Lily Kwong is a former model who is now a designer of art installations, and one of her works is currently housed in the former J.P building, Morgan Chase on Wall Street in New York City. This is part of a huge multimedia exhibition led by artist Simon Birch named The 14th Factory. Garlands inspired by the idea of having to do terraform – or change something to resemble the earth-moon as a desperate solution to climate change.
The design consists of artificial grass attached to the walls with a corrugated hill and surrounded by poppies. Kwong said that this project is an interesting way to respond artistically to what she believes to be the biggest threat to our generation and to warn that if we continue to destroy our ecosystem, we will also destroy ourselves.
Prior to this project, she studied urban planning at Columbia University and then focused on creating sustainable design solutions for cities and brands. From the project managing the LVMH Design District landscape in Miami to planting 100,000 trees with eco-fashion company Amour Vert, she has dedicated her work to make the world greener and more beautiful place.
Lily Kwong tries to make us care more about climate change
As we know, there is the latest news about climate change that is worrying all of us right now. In an effort to spearhead the much-needed shift to save our planet, Kwong, who is a former model who turned into an artist and landscape designer, has created a multi-sensory experience designed to help people connect naturally to nature.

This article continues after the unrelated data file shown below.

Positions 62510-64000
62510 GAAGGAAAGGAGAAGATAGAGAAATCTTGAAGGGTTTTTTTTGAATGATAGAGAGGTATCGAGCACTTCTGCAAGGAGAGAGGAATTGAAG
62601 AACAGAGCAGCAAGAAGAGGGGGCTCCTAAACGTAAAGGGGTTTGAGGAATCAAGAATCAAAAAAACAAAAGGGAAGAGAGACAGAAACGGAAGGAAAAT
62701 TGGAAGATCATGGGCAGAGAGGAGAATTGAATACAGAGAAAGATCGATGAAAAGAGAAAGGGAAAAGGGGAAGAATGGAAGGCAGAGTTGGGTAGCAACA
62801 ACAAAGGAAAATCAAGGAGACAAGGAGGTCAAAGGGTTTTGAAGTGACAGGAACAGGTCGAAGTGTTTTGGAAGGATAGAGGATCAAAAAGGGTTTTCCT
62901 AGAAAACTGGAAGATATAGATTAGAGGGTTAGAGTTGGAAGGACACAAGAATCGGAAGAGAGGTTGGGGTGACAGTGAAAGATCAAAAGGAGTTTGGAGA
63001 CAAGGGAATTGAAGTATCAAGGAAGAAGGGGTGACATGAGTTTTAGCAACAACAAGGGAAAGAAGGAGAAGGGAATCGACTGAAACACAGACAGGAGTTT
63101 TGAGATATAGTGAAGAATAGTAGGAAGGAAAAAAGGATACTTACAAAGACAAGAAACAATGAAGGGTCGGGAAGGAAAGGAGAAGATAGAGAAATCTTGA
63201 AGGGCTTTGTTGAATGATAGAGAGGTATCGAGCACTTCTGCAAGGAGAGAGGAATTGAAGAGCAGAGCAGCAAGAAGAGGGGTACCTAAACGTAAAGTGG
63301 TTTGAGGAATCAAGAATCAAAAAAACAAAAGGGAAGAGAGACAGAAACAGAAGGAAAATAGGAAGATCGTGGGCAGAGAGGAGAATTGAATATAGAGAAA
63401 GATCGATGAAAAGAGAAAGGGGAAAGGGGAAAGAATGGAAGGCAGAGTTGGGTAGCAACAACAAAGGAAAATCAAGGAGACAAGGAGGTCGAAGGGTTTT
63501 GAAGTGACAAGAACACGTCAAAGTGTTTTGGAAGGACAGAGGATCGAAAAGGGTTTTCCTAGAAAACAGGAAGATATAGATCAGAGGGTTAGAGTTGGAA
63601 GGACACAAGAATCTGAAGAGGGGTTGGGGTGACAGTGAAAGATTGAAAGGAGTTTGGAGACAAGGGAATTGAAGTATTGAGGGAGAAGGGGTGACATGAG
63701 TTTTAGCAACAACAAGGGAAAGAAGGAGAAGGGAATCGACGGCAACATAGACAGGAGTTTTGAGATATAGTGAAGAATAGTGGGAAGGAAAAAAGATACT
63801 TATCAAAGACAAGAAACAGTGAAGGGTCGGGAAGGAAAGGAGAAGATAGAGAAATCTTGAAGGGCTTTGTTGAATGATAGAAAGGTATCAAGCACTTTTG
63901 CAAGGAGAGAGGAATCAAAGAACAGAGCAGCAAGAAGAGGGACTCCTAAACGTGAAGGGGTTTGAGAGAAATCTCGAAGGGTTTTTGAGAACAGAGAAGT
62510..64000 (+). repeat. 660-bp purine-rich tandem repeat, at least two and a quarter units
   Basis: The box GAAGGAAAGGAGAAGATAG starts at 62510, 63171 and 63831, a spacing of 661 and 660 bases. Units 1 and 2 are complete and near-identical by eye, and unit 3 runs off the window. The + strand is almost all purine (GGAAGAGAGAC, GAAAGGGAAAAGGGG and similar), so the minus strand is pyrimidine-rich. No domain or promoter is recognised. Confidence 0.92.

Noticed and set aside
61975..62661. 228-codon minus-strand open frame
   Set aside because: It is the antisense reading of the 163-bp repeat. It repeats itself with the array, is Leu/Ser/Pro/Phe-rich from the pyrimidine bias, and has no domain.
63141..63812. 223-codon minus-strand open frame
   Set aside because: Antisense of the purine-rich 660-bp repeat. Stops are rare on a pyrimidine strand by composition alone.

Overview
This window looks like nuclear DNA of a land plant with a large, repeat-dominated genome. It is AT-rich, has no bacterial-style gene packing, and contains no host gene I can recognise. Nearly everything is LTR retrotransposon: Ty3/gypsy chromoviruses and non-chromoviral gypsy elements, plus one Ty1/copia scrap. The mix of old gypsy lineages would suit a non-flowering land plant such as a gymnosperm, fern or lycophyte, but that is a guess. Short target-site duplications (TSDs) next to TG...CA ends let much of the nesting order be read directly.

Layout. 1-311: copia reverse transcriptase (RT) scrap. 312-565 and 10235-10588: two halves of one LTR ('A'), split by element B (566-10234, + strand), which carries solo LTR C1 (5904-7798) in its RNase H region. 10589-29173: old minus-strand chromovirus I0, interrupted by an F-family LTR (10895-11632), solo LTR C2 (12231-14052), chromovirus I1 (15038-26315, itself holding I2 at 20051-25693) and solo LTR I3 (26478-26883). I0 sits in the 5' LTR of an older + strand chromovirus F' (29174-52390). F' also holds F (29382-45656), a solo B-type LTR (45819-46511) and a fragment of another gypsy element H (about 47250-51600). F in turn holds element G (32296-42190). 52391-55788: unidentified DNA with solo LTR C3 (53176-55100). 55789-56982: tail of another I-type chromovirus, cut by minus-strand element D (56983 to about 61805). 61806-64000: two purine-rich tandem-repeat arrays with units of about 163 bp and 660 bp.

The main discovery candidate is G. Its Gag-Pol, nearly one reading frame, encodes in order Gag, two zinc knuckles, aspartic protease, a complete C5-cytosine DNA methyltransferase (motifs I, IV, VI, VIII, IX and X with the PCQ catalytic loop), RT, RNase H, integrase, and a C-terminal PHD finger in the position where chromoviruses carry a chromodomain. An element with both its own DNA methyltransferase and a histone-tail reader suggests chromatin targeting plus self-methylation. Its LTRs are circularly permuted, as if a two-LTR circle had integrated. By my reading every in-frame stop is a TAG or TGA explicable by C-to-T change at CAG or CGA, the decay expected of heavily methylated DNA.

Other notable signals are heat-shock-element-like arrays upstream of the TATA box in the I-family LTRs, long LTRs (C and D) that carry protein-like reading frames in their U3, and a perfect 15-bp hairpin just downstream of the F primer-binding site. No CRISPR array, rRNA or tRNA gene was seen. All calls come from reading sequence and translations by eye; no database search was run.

Kwong said that if people can start to feel the power of nature again, she hopes that people will become servants, they will change their behavior, and they will start caring more for their own backyard.
Lily Kwong and Summer in winter Project
Another project is Kwong partnering with Visionaire to launch “Summer in Winter,” which is a 1,000 square foot botanical garden as an open classroom. Located in the city center in the Cadillac House in Manhattan, this hotel is designed as a contrary study. Where and how rich animals and plants enter into urban cityscapes make us think more about the importance of caring for the earth, especially in climate change.
The landscape design created by Kwong consists of a variety of plant life covering 37 countries on seven Earth continents including ferns from Australia, flowering plants from tropical America, rainforest trees that are considered sacred by Buddhists, native succulents from South Africa, and cycads that are known as living fossils.
Cecilia Dean, one of the founders of Visionaire, immediately responded to the urgency of the Kwong project related to climate change. “Not only does’ Summer in Winter ‘aim to experience all the five senses but also learning experiences through Lily, Dean emphasized then continued that she thought of ideas’ Winter Summer ‘as a reaction to climate change. The NYC winter looks increasingly difficult and needs to pause. At the same time, with her visionaries, she wants to create an unexpected paradise in this natural world. The design of Lily Kwong opens our view of sustainability, social responsibility, and how we can more effectively create environmental change.